You can take the employee out of the firm, but can you ever take the firm out of the employee? Professional services company Ernst & Young (EY) thinks not.
With almost 400,000 former employees worldwide moved onto new pastures, EY recognised that it had an influential audience who did not have to be forgotten just because they were no longer on the payroll.
The company partnered with enterprise social network LinkedIn to connect with previous employees and invite them to join its global EY alumni network. By activating this untapped network, EY will strengthen business relationships, which will in turn prove to be a valuable asset for the company’s growth in the long-term.
Elena Hickey Saroli, global alumni leader at EY, explains: ‘We have just under 400,000 alumni worldwide. It can have a seismic effect on what a brand can be. We have everyone from school leavers to entry board members. A lot of our alumni go on to work with former clients. They benefit from having that strong relationship.’
To re-establish its relationship with former employees, EY used LinkedIn Sponsored Updates and Sponsored InMail to send personalised messages to reconnect before following up with a direct invite to register to the network. Within the first six days, the company received more than 800 registrations whilst more than two-thirds clicked through the link EY provided.
‘The engagement levels of these groups are off the chart,’ says Hickey Saroli. ‘It was a question of the right tool at the right time with the right audience. We didn’t have a target but we were surprised and extremely happy with the level of engagement. It’s hard to value a corporate alumni programme. I prefer to talk about return on engagement rather than investment.’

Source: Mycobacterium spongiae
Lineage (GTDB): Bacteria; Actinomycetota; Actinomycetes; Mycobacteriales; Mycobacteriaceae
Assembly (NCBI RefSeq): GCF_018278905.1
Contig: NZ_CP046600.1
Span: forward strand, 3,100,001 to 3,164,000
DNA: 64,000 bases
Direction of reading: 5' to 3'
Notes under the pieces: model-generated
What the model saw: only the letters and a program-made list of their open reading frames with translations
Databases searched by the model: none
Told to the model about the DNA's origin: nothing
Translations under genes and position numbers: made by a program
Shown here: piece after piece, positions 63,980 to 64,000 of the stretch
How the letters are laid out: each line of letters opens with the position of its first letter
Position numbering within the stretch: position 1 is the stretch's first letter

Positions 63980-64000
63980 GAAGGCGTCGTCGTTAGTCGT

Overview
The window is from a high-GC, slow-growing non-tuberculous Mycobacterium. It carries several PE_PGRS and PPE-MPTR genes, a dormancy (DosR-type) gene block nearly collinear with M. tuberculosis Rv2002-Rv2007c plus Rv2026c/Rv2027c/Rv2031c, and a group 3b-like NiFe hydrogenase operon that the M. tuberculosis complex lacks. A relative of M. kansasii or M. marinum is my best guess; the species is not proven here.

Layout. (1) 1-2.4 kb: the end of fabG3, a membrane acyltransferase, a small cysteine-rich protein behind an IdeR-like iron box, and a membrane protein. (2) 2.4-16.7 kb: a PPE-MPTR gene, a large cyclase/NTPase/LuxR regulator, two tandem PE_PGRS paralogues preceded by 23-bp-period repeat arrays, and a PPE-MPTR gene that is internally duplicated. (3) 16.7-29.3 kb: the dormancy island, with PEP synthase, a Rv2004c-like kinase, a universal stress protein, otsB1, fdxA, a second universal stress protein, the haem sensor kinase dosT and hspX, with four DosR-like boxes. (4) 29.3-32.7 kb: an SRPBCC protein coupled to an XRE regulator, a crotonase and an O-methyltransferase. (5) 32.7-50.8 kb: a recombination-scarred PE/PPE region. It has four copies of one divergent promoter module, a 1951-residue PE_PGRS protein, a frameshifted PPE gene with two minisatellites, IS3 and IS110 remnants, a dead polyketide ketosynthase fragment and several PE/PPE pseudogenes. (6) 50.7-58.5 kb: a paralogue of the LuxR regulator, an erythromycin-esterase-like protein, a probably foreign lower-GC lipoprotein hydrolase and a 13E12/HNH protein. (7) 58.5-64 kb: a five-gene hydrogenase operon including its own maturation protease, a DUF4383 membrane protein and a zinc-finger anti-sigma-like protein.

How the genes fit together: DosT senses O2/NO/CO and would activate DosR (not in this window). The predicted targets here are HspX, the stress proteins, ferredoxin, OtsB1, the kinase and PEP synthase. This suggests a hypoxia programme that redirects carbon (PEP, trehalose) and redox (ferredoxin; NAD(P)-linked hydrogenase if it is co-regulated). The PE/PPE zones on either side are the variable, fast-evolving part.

Many EY alumni already use LinkedIn to connect with their colleagues through EY-related discussion groups, and research by LinkedIn found that 70 per cent of current employees had at least one former employee among their LinkedIn connections. Group Federation Targeting helped EY reach well-connected former employees who were likely to respond, and could also influence other alumni to do so.
Hickey Saroli believes that the creator of the next Google exists within EY’s vast alumni. By asking them the right questions and engaging them through thoughtful and meaningful posts, they can build a working relationship based on trust. And trust is just the currency EY is looking to generate through their networking.
‘Business will surge if people on either end trust each other,’ says Hickey Saroli. ‘It’s a soft sell of a hard fact. People trust people to do business, not organisations. If you get the relationships right, the rest will follow.’
But just how do you activate an audience that has already potentially moved on? For EY, it is about making sure the internal culture is right in the first place. ‘If the culture is strong, the relationship with your alumni is really strong,’ says Hickey Saroli. ‘We believe you’re an alumnus from the moment you join the company, not the moment you leave.’
And with the absence of water-cooler conversations and more employees hot-desking or working from home, Hickey Saroli hopes that the network will provide a service that the traditional workplace can no longer create in the way that it used to.